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Risk management: how to apply it to a project

risk management

Every project is susceptible to risks, especially in the planning stage. That is why, on this occasion, we are talking about risk management. Know the step by step necessary to carry out good risk management.

What do we call risk management?

Risk management is a proactive strategy to anticipate the potential risks of a project going off track. Although unforeseen events may arise outside of planning, they will be fewer if good risk management is carried out.

In a nutshell, a risk in a project is anything that could affect its success, whether it be planning, budgeting, quality, performance, security, features, etc.

The best strategy is to be proactive, anticipate unexpected situations and create an action plan to get the project back on track.

4 steps to good risk management

1. Identify potential risks

Create a list: include all the possible risks identified, regardless of the severity of each one. Try not to forget any of them. It has the opinion and suggestions of all those involved in the project.

2. Analyze the risks

To prioritize them, it is advisable to measure the probability of their occurrence and the impact on the project if they do occur. We suggest you avoid imprecise percentages, it is better to use the HIGH-MEDIUM-LOW categories and the HIGH-MEDIUM-LOW indicators to calculate the impact. In the end, you will have a table with four columns:

  • Risk ID.
  • Detailed description of the risk.
  • Probability of occurrence.
  • Impact on the project.
3. Develop an action plan

First of all, you have to decide which risks you will choose to draw up an action plan. Said plan will be a response consisting of actions to be taken in the event of the risk occurring. For this, you will have to create another table with:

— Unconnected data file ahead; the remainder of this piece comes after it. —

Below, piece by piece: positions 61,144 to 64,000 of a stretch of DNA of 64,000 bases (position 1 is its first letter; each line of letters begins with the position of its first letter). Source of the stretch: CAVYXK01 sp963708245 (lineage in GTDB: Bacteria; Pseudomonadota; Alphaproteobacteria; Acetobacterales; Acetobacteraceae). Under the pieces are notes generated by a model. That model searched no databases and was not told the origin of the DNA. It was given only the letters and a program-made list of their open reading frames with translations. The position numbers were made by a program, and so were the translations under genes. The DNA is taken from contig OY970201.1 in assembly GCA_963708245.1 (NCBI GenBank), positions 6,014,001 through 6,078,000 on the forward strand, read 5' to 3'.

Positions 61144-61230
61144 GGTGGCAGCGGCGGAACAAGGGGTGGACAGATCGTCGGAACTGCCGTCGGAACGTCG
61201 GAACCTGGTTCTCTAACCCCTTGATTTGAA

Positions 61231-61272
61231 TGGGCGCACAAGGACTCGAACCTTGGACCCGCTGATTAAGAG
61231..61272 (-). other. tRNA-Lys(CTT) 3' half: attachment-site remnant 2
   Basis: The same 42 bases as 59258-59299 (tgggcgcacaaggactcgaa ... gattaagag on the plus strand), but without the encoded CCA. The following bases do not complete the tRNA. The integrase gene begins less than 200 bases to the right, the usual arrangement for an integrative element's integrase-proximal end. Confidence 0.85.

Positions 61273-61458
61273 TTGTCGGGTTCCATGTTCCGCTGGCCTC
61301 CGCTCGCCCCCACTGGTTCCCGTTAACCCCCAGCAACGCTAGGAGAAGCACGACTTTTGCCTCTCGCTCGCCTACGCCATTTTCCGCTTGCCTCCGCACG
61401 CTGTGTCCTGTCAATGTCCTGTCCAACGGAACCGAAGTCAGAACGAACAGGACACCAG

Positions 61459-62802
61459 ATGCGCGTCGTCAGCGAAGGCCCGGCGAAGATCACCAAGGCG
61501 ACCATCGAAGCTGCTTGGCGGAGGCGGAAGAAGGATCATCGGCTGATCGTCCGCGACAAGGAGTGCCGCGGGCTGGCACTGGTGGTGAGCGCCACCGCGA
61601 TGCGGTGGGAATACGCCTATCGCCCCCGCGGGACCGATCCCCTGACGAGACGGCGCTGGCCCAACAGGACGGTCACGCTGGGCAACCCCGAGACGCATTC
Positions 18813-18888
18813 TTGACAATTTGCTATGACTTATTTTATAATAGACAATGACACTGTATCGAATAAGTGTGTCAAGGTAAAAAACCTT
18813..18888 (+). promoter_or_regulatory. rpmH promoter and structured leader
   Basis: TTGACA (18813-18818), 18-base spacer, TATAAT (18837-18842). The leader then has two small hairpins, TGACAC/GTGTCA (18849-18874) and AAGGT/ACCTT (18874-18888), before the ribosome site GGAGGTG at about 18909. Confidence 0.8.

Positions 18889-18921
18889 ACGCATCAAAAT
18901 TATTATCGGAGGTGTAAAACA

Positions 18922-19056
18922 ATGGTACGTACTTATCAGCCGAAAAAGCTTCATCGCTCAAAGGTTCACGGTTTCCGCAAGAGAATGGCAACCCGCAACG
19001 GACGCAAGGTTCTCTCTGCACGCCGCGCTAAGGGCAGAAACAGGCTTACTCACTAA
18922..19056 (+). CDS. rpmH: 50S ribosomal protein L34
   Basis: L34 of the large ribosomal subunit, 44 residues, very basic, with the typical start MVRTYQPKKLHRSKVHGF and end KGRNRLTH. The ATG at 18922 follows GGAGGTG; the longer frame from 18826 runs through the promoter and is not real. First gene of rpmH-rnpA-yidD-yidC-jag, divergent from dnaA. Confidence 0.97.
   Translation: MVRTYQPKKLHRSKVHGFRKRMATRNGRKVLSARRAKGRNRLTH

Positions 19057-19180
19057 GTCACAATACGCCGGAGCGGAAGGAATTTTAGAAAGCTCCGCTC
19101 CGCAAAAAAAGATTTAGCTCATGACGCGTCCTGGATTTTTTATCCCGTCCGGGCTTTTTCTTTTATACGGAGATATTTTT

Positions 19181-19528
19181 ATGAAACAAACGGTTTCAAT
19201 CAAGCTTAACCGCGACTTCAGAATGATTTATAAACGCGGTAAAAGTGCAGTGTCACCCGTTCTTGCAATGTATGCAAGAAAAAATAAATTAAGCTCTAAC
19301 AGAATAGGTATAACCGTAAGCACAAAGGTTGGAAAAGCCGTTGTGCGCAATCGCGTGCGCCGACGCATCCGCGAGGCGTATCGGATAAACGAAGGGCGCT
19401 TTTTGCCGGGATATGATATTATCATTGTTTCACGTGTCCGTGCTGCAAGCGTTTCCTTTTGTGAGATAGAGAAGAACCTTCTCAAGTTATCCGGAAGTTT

• Triggers: ID of the risks related to this action plan.
  • Impact analysis so that the current situation is fully understood in the event of an occurrence.
  • Person in charge of supervising the actions to be carried out.
  • Detailed list of the actions that must be carried out to get the project back on track, without leaving room for doubt.

It should be noted that several different risks could be associated with the same response action plan. Also, it is good to clarify that it may not be necessary to prepare an action plan for risks with very low impact and low probability of occurrence. This would be left to the discretion of each project leader. If the probability of occurrence is very high, but the impact is medium or low, evaluate each case.

Surely you will have to develop an action plan for the risks of:

  • High impact, regardless of the probability of occurrence.
  • Medium impact and high or medium probability of occurrence.

To finish, we recommend that you clearly define where you are going to save the action plan. It is always advisable to save it in different places and formats.

4. Monitor

You must constantly verify that the identified risks do not occur. Also analyze if the situation has not changed, giving rise to new risks that you should add to the management plan.

Monitor the list of risks and analyze if it has changed. Check if the impact of the risk has not changed, the probability of occurrence, or if there are new items that you have to consider.

In conclusion, whenever you manage projects, remember the importance of good risk management. Prevention and resolution are key actions to manage projects successfully.

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